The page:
Jaeah Lee

Jaeah Lee

Associate Interactive Producer

When Jaeah isn't coding, researching, or writing for Mother Jones, she's usually reading about foreign policy, climate change, or new dinner recipes. A lover of mass transit, she can pretty much navigate the New York City subway blindfolded.

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Prior to joining Mother Jones, Jaeah worked as a research associate at the Council on Foreign Relations in New York, focusing on China. Her writings have appeared in the Christian Science Monitor, Global Post, Huffington Post, Talking Points Memo, and Movements.org.

How I (Almost) Became an Air Guitar Fan

| Mon Jul. 4, 2011 6:30 AM EDT
Contestants and crowd mingle at the US Air Guitar regional championships in San Francisco.

Going to an air guitar show is like going to a three-drink-minimum comedy club. You're never sure how you ended up there. You walk into a room where "Jessie's Girl" is playing, sparsely crowded with Saturday-night patrons borrowed from sports bars, heavy metal shows, comic conventions. Things are running an hour late, and you have to wonder why you're waiting around to watch a bunch of people get on stage and pretend to play the guitar. The merchandise is also pretend: They're selling "air vinyls" at $5 a pop. Air vinyls? "There's nothing on it," explains the woman behind the table. "You can take it home and smash it if you want." (None have sold thus far.)

You consider leaving before the show starts. It's still early. You could probably still make the next screening of the new X-Men movie, and by next weekend you'll already have filed away the experience as just another one of those weird encounters. But ultimately you can't justify leaving, because you just paid $20 to get in. So you go to the bar.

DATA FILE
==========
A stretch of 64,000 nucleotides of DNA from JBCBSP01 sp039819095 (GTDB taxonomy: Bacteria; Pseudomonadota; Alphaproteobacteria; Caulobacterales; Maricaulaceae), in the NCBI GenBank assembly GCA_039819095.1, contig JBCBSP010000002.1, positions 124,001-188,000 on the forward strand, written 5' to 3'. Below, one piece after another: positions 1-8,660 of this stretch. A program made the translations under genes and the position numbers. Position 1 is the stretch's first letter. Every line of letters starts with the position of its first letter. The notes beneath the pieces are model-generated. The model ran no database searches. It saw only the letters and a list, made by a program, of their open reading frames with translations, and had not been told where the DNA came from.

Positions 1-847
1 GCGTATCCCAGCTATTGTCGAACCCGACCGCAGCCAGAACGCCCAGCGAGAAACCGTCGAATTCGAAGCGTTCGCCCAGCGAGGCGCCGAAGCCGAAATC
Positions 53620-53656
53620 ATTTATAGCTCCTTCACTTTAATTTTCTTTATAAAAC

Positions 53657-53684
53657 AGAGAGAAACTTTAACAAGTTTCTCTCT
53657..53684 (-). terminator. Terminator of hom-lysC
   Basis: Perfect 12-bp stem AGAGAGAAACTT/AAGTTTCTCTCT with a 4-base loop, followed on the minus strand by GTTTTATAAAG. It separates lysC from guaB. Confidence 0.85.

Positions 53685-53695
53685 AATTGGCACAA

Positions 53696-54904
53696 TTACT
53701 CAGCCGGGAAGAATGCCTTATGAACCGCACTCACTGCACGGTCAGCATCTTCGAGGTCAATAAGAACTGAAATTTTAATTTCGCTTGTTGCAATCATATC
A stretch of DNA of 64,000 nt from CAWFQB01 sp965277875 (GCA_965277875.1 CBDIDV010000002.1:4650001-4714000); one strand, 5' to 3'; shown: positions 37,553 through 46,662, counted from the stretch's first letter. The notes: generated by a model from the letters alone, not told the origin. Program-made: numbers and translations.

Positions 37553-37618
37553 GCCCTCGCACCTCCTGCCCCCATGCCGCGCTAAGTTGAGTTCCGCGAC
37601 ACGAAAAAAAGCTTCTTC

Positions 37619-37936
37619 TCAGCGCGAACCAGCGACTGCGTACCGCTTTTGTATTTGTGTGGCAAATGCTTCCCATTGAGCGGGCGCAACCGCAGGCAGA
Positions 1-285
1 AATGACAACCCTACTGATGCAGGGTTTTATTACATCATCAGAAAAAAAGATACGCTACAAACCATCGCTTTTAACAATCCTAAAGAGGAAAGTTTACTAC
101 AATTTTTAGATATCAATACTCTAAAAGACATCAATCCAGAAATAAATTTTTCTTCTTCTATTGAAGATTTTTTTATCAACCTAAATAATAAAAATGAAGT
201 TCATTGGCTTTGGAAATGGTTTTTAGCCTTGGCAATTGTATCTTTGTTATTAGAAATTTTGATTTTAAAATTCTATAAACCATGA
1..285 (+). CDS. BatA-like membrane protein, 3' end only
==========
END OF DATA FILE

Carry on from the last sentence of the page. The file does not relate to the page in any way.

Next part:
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RJD2's Four-Handed Vinyl Orchestra

| Mon Jun. 20, 2011 6:50 AM EDT
RJD2 spins at 103 Harriet in San Francisco.

Somewhere between late Friday and early Saturday, an atrium overflowing with dedicated RJD2 fans waited out the last stretch of a long anticipation. They had driven in from out of town, endured brisk winds standing in line behind velvet ropes, and hurdled testy bouncers outside San Francisco's 103 Harriet nightclub. Once inside, there was more waiting but much sensory stimuli to be occupied with, from the three fiery opening acts and accompanying laser-and-strobe-light shows, to the dance parties in adjacent rooms, three wet bars, and girls twirling around in glow-in-the-dark hula hoops. It seemed only fitting when a guy asked me if I had any cocaine.

Why Bolivia Still Won't Sign a Global Climate Agreement

| Wed Jun. 8, 2011 1:31 PM EDT

Pablo Solon, Bolivia's ambassador to the United Nations, might be the world's most ambitious climate negotiator. But his reputation is more notorious than renowned. In 2009, when Bolivia (with one other country) boycotted the Copenhagen Accord, Solon said his country would not support a proposal based on voluntary carbon emission reductions rather than legally binding targets. A few months later, the US denied climate aid to nations that did not support the accord, including the $3 million Bolivia requested. By the time negotiators reconvened in Cancun last December, Bolivia was the only country to oppose the proposed global deal.

While the Cancun Agreements have since been applauded as pragmatic (if modest) for focusing on country-specific targets and zeroing in on tangible mitigation efforts like combating deforestation, Bolivia has continued its unlikely campaign for stringent and binding targets. The next round of talks in Durban, South Africa is just six months away, and some pundits are arguing that mandatory targets are not only unrealistic but also akin to climate diplomacy suicide. With the existing Kyoto Protocol set to expire next year, there is no comprehensive replacement in sight. "In Durban it’s almost impossible to see a legally binding agreement," Japanese delegate Akira Yamada told Reuters last week. (Read MoJo reporter Kate Sheppard's analysis for more on the international negotiations.)

Sleigh Bells' Postmodern Punk

| Mon Jun. 6, 2011 7:30 AM EDT
Sleigh Bells in Manchester.